Govt, House rule out article 112 amendment
Chalerm proposes Cabinet resolution vowing not to touch lese majeste law; activist slams 'hilarious' ideaThe Yingluck government yesterday distanced itself further from the campaign to amend the lese majeste law, with the Pheu Thai-dominated House giving hints it would not deliberate amendment proposals initiated by the public.
Signals from the House of Representatives coincided with Deputy Prime Minister Chalerm Yoobam-rung's suggestion that the Cabinet should make it publicly clear it would never touch Article 112 of the Criminal Code.
The House will likely block the debate on the lese majeste law even if the signature campaign to amend the Article 112 of the Criminal Code proceeded to completion, spokesman Wattana Sengpairoh said yesterday.
"Coalition and opposition MPs are unanimous about not amending Article 112," he said.
Wattana said all 265 Pheu Thai MPs and the Democrats were united in leaving Article 112 as it is, therefore any draft amendments sponsored by the voters would languish in the legislative docket and expire before reaching the House floor.
In a related development, Deputy Prime Minister Chalerm chaired a high-level meeting to map out police and security measures designed to protect the monarchy.
National Police chief General Priewpan Damapong, National Security Council secretary-general Wichean Potephosree and Interior permanent secretary Phranai Suwannarat took part in the meeting.
Priewpan said Chalerm was preparing to seek a Cabinet resolution against any attempts to amend Article 112.
"I can confirm there will be no change to Article 112 as the government is about to issue a Cabinet resolution on the issue," he said.
He reminded the Nitirat academic group that the authorities were keeping a close watch over its activities to spearhead the signature campaign on the lese majeste law. "We will arrest [you] for any wrongful moves and any illegal activities will face prosecution," he warned.
Earlier, Prime Minister Yingluck Shinawatra vowed to keep the lese majeste law as it is. Yesterday's developments suggested the executive and legislative branches are in unison over the relevance of Article 112. The government's attempt to stay clear of the controversy, however, is unlikely to stop the on-going campaign to amend the law, which critics say, has often been abused and thus discouraged freedom of expression.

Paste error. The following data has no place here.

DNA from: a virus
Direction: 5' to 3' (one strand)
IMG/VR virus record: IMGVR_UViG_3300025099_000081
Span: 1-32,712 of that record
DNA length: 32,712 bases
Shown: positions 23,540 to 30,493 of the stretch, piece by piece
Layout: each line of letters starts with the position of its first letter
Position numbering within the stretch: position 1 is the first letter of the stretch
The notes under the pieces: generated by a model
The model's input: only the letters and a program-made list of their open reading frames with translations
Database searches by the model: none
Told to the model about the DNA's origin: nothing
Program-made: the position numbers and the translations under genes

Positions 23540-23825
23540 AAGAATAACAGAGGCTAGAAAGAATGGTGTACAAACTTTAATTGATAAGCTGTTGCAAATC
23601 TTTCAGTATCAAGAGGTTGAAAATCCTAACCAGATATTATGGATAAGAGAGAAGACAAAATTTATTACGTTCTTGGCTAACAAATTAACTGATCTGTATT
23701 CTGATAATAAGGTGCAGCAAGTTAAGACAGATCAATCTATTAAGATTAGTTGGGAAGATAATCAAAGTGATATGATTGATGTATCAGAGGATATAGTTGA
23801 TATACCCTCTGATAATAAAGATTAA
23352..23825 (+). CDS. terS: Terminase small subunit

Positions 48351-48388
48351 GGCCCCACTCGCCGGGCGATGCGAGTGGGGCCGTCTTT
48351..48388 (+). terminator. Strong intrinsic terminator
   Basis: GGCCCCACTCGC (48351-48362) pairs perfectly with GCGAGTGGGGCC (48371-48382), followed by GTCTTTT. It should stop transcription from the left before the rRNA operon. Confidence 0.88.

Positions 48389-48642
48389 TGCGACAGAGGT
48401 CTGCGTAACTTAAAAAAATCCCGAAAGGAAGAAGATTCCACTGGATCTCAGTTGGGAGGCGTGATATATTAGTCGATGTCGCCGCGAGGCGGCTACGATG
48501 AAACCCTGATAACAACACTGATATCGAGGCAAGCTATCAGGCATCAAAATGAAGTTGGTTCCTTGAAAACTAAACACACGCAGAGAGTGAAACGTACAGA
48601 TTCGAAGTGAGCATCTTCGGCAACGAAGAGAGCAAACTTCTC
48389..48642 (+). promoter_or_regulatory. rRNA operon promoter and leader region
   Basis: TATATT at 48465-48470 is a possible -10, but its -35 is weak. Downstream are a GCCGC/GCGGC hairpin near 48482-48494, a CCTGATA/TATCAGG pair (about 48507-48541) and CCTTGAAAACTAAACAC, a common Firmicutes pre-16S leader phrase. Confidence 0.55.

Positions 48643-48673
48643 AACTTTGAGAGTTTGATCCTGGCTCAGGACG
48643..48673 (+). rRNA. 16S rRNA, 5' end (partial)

Two key members of the Campaign Committee to Amend Article 112 (CCAA), or lese majeste law, that is campaigning based on Nitirat's proposals expressed disappointment at Chalerm's idea but said it cannot stop the campaign to gather at least 10,000 signatures as required by the Constitution to amend the law. They said it also means that the deputy premier does not understand constitutional rights and the democratic system.
Yukti Mukdavichit, a lecturer of anthropology at Thammasat University and a key member of the CCAA said he finds Chalerm's idea "hilarious".
"I think it's hilarious. Our campaign is based on constitutional right. What other organisations' stance towards us is, will not have any effect on us."
Yukti said he thinks Chalerm is making such a suggestion to defend his "royalist" credential. "It also means that people in the government do not understand human rights and liberty under a democratic system. [Such an idea] is also unconstitutional," said Yukti, warning that Chalerm and even the Cabinet could be charged with restricting the constitutional right to amend law by citizens.
Labour activist and CCAA committee member Jitra Kotchadej expressed a similar view. She said Chalerm has shown himself to not be respectful of people's constitutional rights and reflects a lack of respect for the democratic process. "I'm surprised because Chalerm was elected... It's horrible."